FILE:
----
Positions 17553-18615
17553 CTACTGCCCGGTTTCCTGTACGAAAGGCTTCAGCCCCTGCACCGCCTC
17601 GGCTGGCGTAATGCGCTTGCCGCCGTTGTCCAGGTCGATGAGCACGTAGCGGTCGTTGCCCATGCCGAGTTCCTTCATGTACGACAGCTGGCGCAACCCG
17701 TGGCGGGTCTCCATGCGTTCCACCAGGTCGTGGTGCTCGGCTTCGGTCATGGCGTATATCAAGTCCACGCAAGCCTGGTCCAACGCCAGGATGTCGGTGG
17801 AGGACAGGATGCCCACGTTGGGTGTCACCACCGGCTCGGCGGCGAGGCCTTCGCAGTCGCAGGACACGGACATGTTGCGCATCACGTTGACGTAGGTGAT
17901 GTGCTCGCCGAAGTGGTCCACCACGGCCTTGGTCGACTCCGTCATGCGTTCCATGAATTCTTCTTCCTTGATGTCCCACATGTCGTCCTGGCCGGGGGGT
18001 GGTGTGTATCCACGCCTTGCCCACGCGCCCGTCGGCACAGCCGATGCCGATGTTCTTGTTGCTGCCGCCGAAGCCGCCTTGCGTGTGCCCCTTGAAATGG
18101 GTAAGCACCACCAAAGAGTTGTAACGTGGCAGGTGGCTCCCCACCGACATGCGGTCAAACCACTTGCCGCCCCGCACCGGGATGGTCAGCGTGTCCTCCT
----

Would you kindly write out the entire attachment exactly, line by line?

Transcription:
Positions 17553-18615
17553 CTACTGCCCGGTTTCCTGTACGAAAGGCTTCAGCCCCTGCACCGCCTC
17601 GGCTGGCGTAATGCGCTTGCCGCCGTTGTCCAGGTCGATGAGCACGTAGCGGTCGTTGCCCATGCCGAGTTCCTTCATGTACGACAGCTGGCGCAACCCG
17701 TGGCGGGTCTCCATGCGTTCCACCAGGTCGTGGTGCTCGGCTTCGGTCATGGCGTATATCAAGTCCACGCAAGCCTGGTCCAACGCCAGGATGTCGGTGG
17801 AGGACAGGATGCCCACGTTGGGTGTCACCACCGGCTCGGCGGCGAGGCCTTCGCAGTCGCAGGACACGGACATGTTGCGCATCACGTTGACGTAGGTGAT
17901 GTGCTCGCCGAAGTGGTCCACCACGGCCTTGGTCGACTCCGTCATGCGTTCCATGAATTCTTCTTCCTTGATGTCCCACATGTCGTCCTGGCCGGGGGGT
18001 GGTGTGTATCCACGCCTTGCCCACGCGCCCGTCGGCACAGCCGATGCCGATGTTCTTGTTGCTGCCGCCGAAGCCGCCTTGCGTGTGCCCCTTGAAATGG
18101 GTAAGCACCACCAAAGAGTTGTAACGTGGCAGGTGGCTCCCCACCGACATGCGGTCAAACCACTTGCCGCCCCGCACCGGGATGGTCAGCGTGTCCTCCT